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Quantum Leaping & Perpetual Motion?

  1. Aug 14, 2009 #1
    Hi all Ill start with saying I am very new to all this. I am a very geometric oriented person and I view things as images and not equations. So most times I can figure out and know how things work but I just can't explain how they work in terms or equations. I have just started studying quantum physics and could possibly use some adjustments to my perception in the matter so I could be misunderstanding but here goes... I am wondering if I could get the opinions and teachings of some people here who are allot smarter than I :redface: about this thought that popped into my mind. Again... maybe this is already out there as part of a theorem but as I stated I am new and haven't study in depth yet about quantum physics.

    So on the thought of perpetual motion. We have seen and heard much about this "coined" phrase of perpetual motion. Most people don't understand its implications and thus use the term incorrectly when speaking about a well engineered system that "appears" perpetual at the finite moment but in actuality is a digression of energy rather then a constant with no loss.

    It came to mind today. I remember reading how in quantum physics electrons seem to "quantum leap" thus it is impossible to locate their exact location at any given moment. Quantum leaping suggesting electrons are existent inter dimensionally. Leaving one dimension to another and back again giving the illusion that they are "disappearing" and "reappearing" in and out of existence. My thought was this. Is their proof that the system of the atom is one that digresses with time according to the "laws" of physics or is it actually a system which maintains and equal energy through time. If it digresses I may be off track. Do we die because our atoms slow down and destabilize or do we die because we in our dimension fail because our laws of physics state we have expended our maximum out put as a being.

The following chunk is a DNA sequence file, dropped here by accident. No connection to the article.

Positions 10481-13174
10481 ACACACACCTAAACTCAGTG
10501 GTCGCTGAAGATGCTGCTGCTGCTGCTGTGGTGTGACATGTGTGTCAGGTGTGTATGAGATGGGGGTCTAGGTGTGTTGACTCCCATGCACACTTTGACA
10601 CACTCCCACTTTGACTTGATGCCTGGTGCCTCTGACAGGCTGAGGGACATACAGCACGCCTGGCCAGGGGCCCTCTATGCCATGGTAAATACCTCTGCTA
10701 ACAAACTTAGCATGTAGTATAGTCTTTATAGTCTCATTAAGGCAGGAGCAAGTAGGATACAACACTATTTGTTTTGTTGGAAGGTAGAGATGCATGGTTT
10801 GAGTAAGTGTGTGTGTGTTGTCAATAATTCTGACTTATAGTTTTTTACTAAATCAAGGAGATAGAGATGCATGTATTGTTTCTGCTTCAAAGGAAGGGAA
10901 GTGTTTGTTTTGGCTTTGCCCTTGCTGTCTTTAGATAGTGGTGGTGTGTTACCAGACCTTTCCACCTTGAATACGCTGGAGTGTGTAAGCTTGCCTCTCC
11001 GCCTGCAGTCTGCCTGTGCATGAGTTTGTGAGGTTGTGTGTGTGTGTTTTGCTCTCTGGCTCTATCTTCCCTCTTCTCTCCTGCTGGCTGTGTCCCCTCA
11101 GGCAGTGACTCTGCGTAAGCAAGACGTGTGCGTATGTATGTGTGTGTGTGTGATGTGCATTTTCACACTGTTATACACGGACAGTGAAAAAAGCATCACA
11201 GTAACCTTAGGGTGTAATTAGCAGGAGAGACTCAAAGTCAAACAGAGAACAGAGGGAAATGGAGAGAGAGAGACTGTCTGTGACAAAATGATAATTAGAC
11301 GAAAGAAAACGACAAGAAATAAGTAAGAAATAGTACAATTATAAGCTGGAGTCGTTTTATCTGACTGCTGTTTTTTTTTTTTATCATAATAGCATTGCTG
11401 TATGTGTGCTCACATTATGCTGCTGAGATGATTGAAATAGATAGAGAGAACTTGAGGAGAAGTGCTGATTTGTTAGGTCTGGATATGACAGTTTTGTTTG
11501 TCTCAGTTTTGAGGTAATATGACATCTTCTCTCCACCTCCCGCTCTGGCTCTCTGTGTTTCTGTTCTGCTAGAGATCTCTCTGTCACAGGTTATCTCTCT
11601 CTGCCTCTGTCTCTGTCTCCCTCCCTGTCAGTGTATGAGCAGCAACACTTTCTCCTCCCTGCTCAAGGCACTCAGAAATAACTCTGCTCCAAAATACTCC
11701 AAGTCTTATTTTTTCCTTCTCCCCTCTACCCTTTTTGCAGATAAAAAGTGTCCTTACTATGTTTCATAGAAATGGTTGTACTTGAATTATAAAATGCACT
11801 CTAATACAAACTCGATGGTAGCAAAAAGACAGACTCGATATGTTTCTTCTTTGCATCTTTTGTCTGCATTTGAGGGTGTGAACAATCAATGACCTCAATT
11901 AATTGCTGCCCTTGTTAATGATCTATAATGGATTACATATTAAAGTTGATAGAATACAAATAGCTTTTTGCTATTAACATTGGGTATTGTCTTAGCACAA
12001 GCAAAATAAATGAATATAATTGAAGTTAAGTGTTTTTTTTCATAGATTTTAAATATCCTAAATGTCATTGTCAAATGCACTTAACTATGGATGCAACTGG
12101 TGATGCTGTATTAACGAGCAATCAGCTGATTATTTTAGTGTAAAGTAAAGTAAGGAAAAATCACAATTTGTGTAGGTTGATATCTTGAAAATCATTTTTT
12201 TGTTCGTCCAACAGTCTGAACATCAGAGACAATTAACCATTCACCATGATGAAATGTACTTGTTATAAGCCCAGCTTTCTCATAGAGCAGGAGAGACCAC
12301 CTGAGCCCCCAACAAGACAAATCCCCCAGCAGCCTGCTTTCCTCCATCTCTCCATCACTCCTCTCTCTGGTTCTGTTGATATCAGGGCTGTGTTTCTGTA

OK so the core of my thought... if electrons quantum leap wouldn't that mean they essentially enter a different dimension and for that time while existing in that dimension they share the physics of that dimension which would mean they expend the energy in that dimension that had been obtained within the first dimension. Supposing multiple dimensions do not share the same output of our dimensional physics but instead hold their own enclosed system yet are regulated by the same fundamental laws. Would it be safe to say the atom holds the properties of perpetual motion because of quantum leaping? Now I agree in our dimension perpetual motion goes against our laws of physics because it states that the natural digression or expenditure of energy can be over come. But what if it is possible to achieve through quantum leaping? Sharing energy with the other dimension in which case the electron holds an equal "momentum"????? in other words if it expended the energy in our dimension's system of physics it would essential "slow down" the electron but instead it expends the energy in the other dimensions and is then reinstated into the first dimension to "regain" its original measurement of energy. In our dimension it would appear perpetual that it never lost energy nor gained any but in essence it would complete the natural laws of physics in the other dimension where we wouldn't see it... Did I make sense? I don't know. Just a thought. I could be wrong. Any statements would be appreciated. please respond reasonably I already stated I am new, if I am off just teach me where I am wrong so I can be corrected. We were all once drooling infants who needed to learn if you put one apple next to the other it makes two apples.... :-)
    Thanks all!
     
  2. jcsd
  3. Aug 14, 2009 #2

    DrChinese